(T-G photo by David Melson) [Order this photo]
Leon "Bubba" McClaran Sr., 72, his wife Molly McClaran, 70, and grandchildren Chloe Pope, 9, and Gage "Buster" Daniel, 7, perished as flames swept their farmhouse on Kingdom Road. The fire was initially reported by a passerby about 10:30 p.m. after the home was fully engulfed.
The cause of the blaze is undetermined, according to investigators.
Searchers, including a forensics team from Middle Tennessee State University and a cadaver dog, resumed their work this morning.
Leon McClaran had just turned 72 earlier this month, his son, Leon McClaran Jr., said Monday.
"He was a great guy, always lent a helpful hand, never met a stranger," McClaran Jr. said. "He loved animals and was always cutting hay."
McClaran is remembered by many longtime area residents as the owner of the Pizza Villa restaurant in the 1970s. He had farmed in later years until retirement, family members said.
"He was a hard worker, willing to help everybody," Lisa Adams, his daughter, said through tears. "He was someone who would give someone the shirt off his back if he could."
"If you needed him or an answer to a question he was the one to go to," John Jordan, a longtime family friend, said. "Everyone he met was a friend."
"Molly was a great woman. They were raising those two kids. I always heard they were doing a great job," McClaran Jr. said.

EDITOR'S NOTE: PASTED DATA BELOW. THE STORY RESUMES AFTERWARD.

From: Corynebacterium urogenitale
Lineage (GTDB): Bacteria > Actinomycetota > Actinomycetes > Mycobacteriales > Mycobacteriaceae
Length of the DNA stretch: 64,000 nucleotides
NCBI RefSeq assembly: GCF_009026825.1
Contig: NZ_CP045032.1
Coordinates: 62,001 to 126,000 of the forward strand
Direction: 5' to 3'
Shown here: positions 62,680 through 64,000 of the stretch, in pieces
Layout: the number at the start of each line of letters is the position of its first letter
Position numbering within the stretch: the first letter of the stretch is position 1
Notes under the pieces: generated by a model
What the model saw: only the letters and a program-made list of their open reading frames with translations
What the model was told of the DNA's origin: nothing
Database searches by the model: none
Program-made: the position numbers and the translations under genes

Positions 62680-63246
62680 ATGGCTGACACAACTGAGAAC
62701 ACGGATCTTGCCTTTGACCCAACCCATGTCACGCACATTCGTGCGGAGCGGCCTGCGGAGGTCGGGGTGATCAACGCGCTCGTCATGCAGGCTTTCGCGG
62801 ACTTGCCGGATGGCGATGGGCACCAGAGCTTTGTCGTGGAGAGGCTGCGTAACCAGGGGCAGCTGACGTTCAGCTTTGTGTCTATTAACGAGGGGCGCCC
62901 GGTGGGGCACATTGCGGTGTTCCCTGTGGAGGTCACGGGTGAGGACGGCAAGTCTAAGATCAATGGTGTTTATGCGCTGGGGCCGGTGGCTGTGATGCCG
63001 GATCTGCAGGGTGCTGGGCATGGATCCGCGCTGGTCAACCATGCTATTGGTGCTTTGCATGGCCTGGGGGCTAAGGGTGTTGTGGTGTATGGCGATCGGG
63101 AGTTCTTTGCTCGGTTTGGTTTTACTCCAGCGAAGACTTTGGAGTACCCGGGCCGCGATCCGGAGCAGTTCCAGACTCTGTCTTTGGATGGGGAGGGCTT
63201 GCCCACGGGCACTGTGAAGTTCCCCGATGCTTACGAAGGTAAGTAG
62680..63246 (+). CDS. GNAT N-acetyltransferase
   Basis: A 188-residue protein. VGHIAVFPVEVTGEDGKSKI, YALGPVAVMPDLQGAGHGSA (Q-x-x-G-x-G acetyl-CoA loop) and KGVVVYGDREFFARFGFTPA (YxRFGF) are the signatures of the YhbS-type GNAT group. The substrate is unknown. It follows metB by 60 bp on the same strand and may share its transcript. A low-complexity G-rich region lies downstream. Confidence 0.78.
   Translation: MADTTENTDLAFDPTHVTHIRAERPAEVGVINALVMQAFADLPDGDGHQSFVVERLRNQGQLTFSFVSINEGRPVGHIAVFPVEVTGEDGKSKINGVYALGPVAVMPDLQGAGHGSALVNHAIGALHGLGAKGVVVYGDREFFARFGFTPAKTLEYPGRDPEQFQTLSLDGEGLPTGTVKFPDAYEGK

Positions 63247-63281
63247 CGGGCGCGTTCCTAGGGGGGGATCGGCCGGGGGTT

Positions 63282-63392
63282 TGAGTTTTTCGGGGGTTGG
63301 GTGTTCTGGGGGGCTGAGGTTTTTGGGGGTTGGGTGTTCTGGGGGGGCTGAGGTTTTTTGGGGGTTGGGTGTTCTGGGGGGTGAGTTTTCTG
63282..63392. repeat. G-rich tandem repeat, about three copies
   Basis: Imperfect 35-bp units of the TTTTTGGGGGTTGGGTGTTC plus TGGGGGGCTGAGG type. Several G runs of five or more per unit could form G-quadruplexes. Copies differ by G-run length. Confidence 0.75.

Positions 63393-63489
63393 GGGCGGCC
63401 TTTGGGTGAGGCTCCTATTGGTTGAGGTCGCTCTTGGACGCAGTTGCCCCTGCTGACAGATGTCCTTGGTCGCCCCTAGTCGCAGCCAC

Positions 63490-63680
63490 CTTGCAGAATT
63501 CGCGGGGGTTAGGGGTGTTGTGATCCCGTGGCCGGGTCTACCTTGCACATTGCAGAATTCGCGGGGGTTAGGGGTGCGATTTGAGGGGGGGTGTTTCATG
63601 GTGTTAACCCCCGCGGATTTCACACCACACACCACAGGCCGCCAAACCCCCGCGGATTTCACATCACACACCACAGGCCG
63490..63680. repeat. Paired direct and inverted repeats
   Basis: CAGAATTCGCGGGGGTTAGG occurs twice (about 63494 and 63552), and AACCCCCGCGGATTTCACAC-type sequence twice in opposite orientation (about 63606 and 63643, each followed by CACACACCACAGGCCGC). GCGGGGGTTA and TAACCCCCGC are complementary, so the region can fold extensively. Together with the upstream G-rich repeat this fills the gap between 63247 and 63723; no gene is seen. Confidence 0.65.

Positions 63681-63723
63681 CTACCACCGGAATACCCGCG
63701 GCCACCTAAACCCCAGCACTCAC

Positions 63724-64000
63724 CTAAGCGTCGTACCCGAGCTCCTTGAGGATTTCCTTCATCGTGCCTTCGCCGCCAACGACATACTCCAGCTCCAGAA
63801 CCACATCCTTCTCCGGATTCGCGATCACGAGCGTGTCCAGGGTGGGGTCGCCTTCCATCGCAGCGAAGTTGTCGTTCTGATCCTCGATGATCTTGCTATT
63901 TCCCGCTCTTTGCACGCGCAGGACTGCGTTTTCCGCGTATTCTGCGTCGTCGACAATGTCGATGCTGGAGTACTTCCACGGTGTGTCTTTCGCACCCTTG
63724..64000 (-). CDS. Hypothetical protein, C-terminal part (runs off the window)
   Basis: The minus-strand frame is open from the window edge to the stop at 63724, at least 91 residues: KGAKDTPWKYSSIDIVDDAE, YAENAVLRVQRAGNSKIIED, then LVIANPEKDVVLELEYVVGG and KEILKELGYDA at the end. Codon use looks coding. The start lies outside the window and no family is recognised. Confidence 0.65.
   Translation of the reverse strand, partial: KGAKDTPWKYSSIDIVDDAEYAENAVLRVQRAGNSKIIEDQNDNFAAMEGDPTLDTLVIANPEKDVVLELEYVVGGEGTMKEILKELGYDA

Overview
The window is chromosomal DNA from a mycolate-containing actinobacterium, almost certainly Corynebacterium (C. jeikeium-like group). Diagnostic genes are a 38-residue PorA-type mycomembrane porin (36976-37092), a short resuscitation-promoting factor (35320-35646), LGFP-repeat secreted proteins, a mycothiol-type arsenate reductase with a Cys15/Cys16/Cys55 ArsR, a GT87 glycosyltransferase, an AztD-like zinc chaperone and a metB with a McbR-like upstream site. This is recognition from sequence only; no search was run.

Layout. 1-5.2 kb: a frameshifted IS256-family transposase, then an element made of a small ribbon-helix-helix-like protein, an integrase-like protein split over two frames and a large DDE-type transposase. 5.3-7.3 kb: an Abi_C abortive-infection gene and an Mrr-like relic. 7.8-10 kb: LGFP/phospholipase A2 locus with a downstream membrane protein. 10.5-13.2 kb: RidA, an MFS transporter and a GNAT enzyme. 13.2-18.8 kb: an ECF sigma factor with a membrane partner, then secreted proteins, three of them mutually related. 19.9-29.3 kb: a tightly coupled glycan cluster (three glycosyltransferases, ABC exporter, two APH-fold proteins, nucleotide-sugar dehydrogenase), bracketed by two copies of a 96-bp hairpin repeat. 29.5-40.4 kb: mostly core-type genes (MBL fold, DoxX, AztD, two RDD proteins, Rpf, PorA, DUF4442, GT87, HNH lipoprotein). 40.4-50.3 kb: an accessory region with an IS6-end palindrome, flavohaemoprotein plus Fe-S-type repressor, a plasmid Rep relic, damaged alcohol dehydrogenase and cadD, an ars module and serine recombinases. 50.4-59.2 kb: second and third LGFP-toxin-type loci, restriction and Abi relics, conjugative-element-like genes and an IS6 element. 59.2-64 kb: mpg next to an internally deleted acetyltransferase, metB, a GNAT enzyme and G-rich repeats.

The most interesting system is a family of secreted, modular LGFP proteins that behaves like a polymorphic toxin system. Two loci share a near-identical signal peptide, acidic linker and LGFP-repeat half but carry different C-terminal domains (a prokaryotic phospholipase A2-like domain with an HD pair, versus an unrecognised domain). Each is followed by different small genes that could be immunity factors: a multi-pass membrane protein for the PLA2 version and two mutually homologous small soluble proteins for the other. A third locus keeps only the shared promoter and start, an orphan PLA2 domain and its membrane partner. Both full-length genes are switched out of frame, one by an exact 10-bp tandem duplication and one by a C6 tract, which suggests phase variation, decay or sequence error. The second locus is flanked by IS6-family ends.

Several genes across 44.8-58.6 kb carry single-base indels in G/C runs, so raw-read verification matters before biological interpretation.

The children were described as "wonderful" by family members.
Chloe was in fourth grade and Gage in second grade at Community Elementary School.
"Gage liked to be perched up on the Gator (all-terrain vehicle) with his granddaddy. He was like Dad's shadow," McClaran Jr. said. "Chloe was a sweet little girl with beautiful eyes."
The victims were thought to have been in their bedrooms when the fire broke out. Boyce said. The McClarans' remains were found in the home's basement under where the bedrooms had been, according to the sheriff.
State forensics experts, firefighters, Bedford County deputies and the MTSU team sifted through ashes by hand attempting to find the remaining bodies Monday, eventually calling for the cadaver dog.
The home had already mostly fallen in by the time firefighters arrived Sunday. After their fire trucks' tanks ran dry, they were forced to watch the flames for some time before more water arrived.
A frustrated Unionville firefighter described the situation as he stood by late Sunday night as a "worst-case scenario."
No hydrants are nearby and large fire trucks could barely squeeze into the space between the home and fences.
Firefighters eventually set up a large plastic water trough near the home from which to draw water.
Red Cross Disaster Action Team members from the Heart of Tennessee Chapter brought coffee, snacks and water for emergency responders and family members on the scene during the cold, pre-sunrise hours early Monday.
By midday, a parade of neighbors and friends were bringing food and water as grieving family members sat beside a gravel road on the property for hours awaiting recovery of the bodies.
"Our hearts go out to those family members who have lost their loved ones in the fire," said Executive Director Mike Cowles in a press release.
"In the wake of this tragedy, the American Red Cross strongly encourages community members to check their smoke detectors and review their family disaster plans now to ensure that they are ready and able to prepare for, prevent and respond to house fires and other disasters."